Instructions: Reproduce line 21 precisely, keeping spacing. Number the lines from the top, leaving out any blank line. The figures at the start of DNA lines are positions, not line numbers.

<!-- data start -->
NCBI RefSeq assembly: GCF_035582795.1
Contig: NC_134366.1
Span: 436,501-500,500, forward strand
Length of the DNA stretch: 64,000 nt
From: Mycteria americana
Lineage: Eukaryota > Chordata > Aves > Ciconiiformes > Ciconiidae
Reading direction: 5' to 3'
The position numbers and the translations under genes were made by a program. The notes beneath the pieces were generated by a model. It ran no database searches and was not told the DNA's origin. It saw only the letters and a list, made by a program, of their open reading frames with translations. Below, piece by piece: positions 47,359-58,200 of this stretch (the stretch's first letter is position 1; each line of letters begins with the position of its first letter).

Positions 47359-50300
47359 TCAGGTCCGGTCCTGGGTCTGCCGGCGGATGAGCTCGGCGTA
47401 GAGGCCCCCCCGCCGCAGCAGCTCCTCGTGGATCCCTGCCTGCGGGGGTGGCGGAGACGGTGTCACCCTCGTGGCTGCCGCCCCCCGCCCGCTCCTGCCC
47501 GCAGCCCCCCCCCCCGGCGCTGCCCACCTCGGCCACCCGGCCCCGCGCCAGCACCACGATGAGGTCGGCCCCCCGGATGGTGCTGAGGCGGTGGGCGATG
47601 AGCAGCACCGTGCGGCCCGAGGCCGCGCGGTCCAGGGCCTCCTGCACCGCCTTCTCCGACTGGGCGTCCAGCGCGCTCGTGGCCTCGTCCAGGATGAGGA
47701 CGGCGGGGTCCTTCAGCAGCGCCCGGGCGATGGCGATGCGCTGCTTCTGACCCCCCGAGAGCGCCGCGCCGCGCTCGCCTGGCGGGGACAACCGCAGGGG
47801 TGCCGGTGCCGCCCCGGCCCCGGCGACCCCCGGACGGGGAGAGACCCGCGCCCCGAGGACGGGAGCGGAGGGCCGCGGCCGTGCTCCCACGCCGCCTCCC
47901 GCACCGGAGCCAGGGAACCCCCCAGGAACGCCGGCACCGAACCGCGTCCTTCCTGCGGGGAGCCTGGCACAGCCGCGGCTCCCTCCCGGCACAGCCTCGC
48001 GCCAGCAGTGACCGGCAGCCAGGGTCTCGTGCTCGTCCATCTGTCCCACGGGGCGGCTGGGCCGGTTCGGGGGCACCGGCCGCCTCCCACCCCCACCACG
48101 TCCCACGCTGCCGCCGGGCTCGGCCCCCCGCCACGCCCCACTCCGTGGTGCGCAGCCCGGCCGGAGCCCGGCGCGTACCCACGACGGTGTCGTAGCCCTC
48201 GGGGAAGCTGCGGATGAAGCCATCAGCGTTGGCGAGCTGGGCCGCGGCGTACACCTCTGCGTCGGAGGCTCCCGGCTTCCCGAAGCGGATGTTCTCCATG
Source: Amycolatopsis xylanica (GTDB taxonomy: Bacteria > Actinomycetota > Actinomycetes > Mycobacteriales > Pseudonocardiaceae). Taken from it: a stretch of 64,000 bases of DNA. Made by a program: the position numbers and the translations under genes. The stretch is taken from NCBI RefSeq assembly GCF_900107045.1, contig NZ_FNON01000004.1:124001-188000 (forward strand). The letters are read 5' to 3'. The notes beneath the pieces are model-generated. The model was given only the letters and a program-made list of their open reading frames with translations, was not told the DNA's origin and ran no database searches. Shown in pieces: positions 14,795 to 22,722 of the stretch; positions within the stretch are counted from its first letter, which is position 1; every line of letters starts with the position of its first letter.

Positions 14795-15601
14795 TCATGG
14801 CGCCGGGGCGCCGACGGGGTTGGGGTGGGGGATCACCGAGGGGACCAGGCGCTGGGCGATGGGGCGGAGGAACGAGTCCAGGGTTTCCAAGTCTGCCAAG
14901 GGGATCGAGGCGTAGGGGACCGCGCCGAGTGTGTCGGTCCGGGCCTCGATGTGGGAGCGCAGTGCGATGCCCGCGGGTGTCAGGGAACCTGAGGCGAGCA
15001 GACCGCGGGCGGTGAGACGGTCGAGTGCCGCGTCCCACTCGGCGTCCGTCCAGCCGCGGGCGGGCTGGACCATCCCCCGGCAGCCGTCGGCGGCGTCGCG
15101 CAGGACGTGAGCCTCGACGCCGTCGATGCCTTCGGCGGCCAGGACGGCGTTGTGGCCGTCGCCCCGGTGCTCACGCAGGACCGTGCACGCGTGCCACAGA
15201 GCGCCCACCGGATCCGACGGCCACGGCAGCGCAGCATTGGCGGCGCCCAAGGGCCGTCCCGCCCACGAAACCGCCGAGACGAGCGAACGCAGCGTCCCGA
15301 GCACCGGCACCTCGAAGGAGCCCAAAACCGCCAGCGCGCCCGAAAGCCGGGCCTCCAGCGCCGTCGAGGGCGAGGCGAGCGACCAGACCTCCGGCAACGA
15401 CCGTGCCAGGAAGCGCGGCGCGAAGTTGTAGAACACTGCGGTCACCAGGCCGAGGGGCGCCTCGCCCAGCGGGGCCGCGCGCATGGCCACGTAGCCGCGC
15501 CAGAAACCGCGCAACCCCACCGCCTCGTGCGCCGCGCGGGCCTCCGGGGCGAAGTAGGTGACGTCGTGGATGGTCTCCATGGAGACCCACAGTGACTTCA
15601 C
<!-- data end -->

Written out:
Positions 14795-15601